The bill's passage has often been credited to the political leadership of President Lyndon Johnson, or the moral force of Martin Luther King. Yet as Clay Risen shows, the battle for the Civil Rights Act was a story much bigger than those two men. It was a broad, epic struggle, a sweeping tale of unceasing grassroots activism, ringing speeches, backroom deal-making and finally, hand-to-hand legislative combat. The larger-than-life cast of characters ranges from Senate lions like Mike Mansfield and Strom Thurmond to NAACP lobbyist Charles Mitchell, called “the 101st senator” for his Capitol Hill clout, and industrialist J. Irwin Miller, who helped mobilize a powerful religious coalition for the bill. The "idea whose time had come" would never have arrived without pressure from the streets and shrewd leadership in Congress--all captured in Risen's vivid narrative.
This critical turning point in American history has never been thoroughly explored in a full-length account. Now, New York Times editor and acclaimed author Clay Risen delivers the full story, in all its complexity and drama.
Hardcover: 320 pages / Paperback 308 pages
Publisher: Bloomsbury Press (2014 hc/2015 pb)
HC ISBN-13: 978-1608198245
PB ISBN-13: 9781608198245
Available in hardcover and paperback editions at:
A Nation On Fire: America in the Wake of the King Assassination
A few hours after Rev. Martin Luther King, Jr. was assassinated at a Memphis motel, violent mobs had looted and burned several blocks of Washington a few miles north of the White House, centered around the U Street commercial district. Quick action by D.C. police quelled the violence, but shortly before noon the next day, looting and arson broke out anew—not just along U Street, but in two other commercial districts as well.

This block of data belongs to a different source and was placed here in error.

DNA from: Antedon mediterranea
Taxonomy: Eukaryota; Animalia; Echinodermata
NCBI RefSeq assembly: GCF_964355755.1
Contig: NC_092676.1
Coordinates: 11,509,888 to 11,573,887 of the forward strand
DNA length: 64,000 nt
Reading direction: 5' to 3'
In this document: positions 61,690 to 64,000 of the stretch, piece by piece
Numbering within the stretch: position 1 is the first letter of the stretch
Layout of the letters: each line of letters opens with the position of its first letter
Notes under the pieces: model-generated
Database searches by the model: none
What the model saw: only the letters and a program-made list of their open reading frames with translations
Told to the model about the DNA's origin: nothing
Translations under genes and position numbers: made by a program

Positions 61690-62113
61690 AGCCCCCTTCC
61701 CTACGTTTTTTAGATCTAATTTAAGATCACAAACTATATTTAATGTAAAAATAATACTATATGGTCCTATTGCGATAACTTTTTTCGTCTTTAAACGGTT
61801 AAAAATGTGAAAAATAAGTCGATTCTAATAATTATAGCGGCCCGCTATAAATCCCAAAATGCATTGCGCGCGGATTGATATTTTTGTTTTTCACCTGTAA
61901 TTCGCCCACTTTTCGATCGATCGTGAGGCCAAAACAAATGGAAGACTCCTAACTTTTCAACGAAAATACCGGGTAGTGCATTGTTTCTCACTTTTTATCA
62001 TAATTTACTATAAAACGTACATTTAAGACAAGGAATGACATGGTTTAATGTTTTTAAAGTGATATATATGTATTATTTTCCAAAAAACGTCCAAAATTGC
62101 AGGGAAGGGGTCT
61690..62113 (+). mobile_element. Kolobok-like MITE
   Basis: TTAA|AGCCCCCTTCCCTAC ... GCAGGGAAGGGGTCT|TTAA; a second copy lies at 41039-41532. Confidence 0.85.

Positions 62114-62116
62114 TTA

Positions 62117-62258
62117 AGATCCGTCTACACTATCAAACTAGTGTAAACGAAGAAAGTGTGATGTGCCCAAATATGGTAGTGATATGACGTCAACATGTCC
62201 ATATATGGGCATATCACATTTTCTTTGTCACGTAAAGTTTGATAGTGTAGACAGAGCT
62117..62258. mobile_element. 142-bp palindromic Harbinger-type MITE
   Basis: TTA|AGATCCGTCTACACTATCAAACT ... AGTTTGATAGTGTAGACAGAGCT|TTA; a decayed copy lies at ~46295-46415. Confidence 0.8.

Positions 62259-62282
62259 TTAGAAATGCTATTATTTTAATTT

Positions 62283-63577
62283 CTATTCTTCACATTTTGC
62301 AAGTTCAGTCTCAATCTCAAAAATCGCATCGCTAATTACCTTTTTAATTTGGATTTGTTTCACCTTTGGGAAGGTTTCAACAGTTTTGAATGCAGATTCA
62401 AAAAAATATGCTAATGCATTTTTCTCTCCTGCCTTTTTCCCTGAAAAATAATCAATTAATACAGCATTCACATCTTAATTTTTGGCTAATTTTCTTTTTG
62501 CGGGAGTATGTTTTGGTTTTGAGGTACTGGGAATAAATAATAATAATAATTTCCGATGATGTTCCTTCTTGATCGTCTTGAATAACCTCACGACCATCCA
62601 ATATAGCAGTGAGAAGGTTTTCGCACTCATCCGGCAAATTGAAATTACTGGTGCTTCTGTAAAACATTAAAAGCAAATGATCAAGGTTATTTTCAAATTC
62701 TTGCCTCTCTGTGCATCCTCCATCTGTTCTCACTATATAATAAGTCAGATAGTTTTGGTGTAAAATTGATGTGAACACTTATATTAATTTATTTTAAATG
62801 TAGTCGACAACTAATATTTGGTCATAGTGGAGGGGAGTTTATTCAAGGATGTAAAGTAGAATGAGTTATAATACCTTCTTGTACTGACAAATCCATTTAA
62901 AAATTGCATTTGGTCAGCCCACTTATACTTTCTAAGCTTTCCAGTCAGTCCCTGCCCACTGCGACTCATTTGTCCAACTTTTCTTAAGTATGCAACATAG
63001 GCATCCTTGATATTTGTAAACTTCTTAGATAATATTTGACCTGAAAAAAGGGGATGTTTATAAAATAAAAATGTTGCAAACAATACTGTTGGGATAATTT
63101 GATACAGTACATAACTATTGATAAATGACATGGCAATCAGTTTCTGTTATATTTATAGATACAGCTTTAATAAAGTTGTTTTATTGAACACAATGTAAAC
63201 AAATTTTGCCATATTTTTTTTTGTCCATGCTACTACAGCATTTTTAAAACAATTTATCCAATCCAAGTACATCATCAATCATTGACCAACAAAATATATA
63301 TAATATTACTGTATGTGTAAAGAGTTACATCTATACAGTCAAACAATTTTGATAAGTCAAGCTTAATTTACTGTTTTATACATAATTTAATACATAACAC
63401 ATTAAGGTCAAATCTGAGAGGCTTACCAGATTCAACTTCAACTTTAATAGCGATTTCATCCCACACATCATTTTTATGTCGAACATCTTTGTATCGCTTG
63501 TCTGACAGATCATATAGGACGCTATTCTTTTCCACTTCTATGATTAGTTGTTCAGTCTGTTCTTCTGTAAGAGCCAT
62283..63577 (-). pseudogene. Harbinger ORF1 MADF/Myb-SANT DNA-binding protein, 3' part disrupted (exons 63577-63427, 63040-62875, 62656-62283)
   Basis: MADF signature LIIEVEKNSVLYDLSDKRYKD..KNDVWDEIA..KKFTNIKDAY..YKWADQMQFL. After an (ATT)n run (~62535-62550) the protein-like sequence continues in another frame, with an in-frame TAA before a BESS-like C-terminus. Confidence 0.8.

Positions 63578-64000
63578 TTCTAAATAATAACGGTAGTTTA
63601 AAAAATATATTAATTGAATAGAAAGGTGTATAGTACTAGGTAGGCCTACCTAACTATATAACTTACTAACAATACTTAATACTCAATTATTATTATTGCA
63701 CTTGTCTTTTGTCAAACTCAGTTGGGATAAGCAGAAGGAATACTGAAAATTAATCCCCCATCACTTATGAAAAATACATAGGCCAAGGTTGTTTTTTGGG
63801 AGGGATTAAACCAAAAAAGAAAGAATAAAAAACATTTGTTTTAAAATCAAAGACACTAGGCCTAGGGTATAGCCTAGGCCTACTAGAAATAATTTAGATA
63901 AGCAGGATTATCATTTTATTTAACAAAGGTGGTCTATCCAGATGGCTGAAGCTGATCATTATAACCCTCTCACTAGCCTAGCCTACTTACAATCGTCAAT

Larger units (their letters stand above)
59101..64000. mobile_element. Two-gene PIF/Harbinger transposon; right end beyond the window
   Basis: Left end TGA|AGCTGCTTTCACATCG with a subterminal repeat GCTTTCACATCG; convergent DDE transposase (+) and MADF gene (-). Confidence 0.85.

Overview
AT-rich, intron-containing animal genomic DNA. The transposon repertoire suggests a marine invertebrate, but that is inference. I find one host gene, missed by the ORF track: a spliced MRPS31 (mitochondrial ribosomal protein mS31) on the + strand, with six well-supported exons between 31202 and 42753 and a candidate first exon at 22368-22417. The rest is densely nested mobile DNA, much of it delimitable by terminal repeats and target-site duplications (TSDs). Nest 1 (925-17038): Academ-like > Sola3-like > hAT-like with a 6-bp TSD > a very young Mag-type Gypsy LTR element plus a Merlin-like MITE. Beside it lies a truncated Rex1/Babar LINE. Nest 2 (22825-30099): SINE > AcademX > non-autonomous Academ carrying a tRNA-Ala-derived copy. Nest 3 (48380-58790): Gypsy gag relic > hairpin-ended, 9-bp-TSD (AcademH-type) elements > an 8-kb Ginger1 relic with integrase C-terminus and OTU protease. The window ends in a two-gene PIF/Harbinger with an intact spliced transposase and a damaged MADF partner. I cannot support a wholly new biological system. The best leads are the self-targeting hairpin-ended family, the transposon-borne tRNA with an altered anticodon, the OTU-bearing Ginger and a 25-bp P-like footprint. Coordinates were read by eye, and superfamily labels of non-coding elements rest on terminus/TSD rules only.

Over the next several days, the immediate crisis of the riots was matched by an equally ominous sense among the nation's political leadership that they were watching the final dissolution of the 1960s liberal dream. For many whites who watched flames overtake city after city—Washington, Chicago, Baltimore, Kansas City—the April riots were an unfathomable and deeply troubling response during what should have been a time of national mourning. To them the rioters were little better than common criminals. But a look at the average rioter complicates such conclusions: they were primarily young (under 25) and male, but most made a decent salary, had a better than average education, and had no previous arrest record. In interviews and testimonies afterward, rioters recalled a sense of release, of striking back at the "system."
To say that the riots meant different things to different people would be exceedingly trite if it weren't also exceedingly true. In ways large and small, the King riots solidified attitudes and trends that destroyed the momentum behind racial progress, fatally wounded postwar domestic liberalism, created new divisions among blacks and whites, and condemned urban America to decades of poverty and crime. This book will explain why they occurred, how they played out, and what they meant.
Hardcover: 312 pages
Publisher: Wiley; 1 edition (January 9, 2009)